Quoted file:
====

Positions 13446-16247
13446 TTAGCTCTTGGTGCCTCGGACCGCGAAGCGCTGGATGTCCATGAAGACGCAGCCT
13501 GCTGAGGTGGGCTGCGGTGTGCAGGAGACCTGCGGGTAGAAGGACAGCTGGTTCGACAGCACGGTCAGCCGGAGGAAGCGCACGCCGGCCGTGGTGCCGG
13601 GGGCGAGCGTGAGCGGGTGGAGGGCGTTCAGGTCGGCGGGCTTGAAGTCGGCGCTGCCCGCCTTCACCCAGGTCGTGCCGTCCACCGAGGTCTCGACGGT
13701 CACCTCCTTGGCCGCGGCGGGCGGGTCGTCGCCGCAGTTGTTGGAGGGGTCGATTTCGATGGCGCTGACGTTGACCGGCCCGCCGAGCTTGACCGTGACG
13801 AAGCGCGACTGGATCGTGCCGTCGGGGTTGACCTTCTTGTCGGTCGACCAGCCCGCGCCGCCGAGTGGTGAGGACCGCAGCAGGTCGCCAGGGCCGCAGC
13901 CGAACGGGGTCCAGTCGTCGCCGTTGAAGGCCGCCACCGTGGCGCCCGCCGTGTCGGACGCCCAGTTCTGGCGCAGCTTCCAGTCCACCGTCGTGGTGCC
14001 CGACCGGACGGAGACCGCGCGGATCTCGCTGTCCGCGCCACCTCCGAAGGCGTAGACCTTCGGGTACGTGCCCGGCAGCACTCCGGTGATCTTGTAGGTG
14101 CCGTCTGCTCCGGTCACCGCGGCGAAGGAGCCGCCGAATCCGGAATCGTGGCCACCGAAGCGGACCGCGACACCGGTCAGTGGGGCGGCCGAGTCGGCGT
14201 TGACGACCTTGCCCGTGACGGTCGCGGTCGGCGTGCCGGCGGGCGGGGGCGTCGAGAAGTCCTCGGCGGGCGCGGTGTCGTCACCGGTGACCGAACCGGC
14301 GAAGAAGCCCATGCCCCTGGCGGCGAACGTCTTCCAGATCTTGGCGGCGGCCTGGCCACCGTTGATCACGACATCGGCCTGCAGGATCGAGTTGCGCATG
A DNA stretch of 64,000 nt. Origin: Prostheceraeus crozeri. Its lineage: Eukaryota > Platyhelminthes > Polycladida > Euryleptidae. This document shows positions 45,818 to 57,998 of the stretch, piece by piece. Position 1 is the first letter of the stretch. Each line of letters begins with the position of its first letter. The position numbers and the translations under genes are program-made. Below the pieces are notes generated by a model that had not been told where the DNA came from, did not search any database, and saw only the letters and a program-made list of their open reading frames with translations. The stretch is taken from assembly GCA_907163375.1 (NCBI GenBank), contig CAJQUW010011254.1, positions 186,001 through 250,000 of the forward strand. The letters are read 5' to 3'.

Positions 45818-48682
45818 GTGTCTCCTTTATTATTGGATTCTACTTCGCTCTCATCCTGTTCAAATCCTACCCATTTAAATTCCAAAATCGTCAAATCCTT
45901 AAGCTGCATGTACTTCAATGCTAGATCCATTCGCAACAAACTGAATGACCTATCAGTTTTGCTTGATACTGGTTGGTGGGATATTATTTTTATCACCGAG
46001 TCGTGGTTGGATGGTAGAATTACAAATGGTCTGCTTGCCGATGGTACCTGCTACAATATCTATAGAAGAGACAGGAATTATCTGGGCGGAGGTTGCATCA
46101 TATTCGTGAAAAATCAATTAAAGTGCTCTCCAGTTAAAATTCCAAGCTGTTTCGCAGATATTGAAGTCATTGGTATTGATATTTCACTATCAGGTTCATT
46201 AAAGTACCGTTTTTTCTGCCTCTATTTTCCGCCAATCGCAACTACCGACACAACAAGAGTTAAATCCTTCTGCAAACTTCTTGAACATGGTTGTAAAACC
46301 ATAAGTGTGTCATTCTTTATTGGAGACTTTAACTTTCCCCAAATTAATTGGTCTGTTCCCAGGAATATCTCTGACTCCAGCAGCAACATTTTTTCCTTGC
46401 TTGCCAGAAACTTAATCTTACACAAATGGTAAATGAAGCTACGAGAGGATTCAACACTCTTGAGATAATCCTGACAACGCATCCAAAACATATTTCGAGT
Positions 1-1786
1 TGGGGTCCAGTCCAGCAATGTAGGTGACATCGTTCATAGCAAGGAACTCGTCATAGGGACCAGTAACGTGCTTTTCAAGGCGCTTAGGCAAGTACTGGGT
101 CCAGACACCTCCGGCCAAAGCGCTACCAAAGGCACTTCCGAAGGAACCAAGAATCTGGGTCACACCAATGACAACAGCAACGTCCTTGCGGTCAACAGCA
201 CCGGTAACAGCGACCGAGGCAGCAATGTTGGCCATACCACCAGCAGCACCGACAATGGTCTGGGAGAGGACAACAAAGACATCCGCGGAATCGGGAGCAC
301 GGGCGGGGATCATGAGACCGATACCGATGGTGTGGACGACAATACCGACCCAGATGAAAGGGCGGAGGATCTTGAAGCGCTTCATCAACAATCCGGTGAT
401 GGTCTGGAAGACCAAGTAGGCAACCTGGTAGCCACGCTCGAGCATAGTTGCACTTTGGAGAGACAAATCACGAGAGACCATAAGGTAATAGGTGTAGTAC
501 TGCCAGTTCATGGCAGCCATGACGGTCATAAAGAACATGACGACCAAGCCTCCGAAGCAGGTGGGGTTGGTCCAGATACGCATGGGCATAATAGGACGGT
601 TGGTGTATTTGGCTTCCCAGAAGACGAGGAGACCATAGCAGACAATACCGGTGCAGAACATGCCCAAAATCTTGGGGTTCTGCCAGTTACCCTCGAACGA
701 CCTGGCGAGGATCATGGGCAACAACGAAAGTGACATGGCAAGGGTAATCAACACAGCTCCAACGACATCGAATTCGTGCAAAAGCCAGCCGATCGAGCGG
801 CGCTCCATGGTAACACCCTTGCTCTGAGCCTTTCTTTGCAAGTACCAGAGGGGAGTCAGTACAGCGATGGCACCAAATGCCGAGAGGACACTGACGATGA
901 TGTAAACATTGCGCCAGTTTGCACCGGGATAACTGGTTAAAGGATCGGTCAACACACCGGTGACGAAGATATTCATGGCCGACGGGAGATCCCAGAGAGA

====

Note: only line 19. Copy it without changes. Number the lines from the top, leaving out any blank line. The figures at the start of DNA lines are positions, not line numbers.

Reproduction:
46301 ATAAGTGTGTCATTCTTTATTGGAGACTTTAACTTTCCCCAAATTAATTGGTCTGTTCCCAGGAATATCTCTGACTCCAGCAGCAACATTTTTTCCTTGC